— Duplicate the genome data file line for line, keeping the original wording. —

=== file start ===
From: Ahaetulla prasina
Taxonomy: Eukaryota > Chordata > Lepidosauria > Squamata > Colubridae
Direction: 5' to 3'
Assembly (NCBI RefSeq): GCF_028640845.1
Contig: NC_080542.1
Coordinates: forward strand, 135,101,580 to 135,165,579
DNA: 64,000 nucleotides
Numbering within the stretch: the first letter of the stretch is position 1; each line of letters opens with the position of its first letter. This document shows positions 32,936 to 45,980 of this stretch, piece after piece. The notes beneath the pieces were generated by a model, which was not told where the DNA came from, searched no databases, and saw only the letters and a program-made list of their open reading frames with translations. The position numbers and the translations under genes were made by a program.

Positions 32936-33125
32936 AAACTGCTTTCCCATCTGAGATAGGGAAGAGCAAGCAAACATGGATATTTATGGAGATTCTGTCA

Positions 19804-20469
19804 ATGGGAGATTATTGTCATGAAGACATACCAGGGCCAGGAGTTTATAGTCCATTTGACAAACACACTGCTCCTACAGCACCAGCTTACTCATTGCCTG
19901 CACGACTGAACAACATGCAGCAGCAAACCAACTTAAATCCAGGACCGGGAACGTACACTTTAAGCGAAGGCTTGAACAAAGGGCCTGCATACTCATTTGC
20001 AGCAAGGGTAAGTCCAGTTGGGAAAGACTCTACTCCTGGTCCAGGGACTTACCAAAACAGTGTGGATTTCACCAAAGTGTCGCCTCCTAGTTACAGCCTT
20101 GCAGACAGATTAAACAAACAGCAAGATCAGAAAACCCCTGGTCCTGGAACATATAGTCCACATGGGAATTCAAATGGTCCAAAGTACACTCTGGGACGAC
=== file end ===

From: Ahaetulla prasina
Taxonomy: Eukaryota > Chordata > Lepidosauria > Squamata > Colubridae
Direction: 5' to 3'
Assembly (NCBI RefSeq): GCF_028640845.1
Contig: NC_080542.1
Coordinates: forward strand, 135,101,580 to 135,165,579
DNA: 64,000 nucleotides
Numbering within the stretch: the first letter of the stretch is position 1; each line of letters opens with the position of its first letter. This document shows positions 32,936 to 45,980 of this stretch, piece after piece. The notes beneath the pieces were generated by a model, which was not told where the DNA came from, searched no databases, and saw only the letters and a program-made list of their open reading frames with translations. The position numbers and the translations under genes were made by a program.

Positions 32936-33125
32936 AAACTGCTTTCCCATCTGAGATAGGGAAGAGCAAGCAAACATGGATATTTATGGAGATTCTGTCA

Positions 19804-20469
19804 ATGGGAGATTATTGTCATGAAGACATACCAGGGCCAGGAGTTTATAGTCCATTTGACAAACACACTGCTCCTACAGCACCAGCTTACTCATTGCCTG
19901 CACGACTGAACAACATGCAGCAGCAAACCAACTTAAATCCAGGACCGGGAACGTACACTTTAAGCGAAGGCTTGAACAAAGGGCCTGCATACTCATTTGC
20001 AGCAAGGGTAAGTCCAGTTGGGAAAGACTCTACTCCTGGTCCAGGGACTTACCAAAACAGTGTGGATTTCACCAAAGTGTCGCCTCCTAGTTACAGCCTT
20101 GCAGACAGATTAAACAAACAGCAAGATCAGAAAACCCCTGGTCCTGGAACATATAGTCCACATGGGAATTCAAATGGTCCAAAGTACACTCTGGGACGAC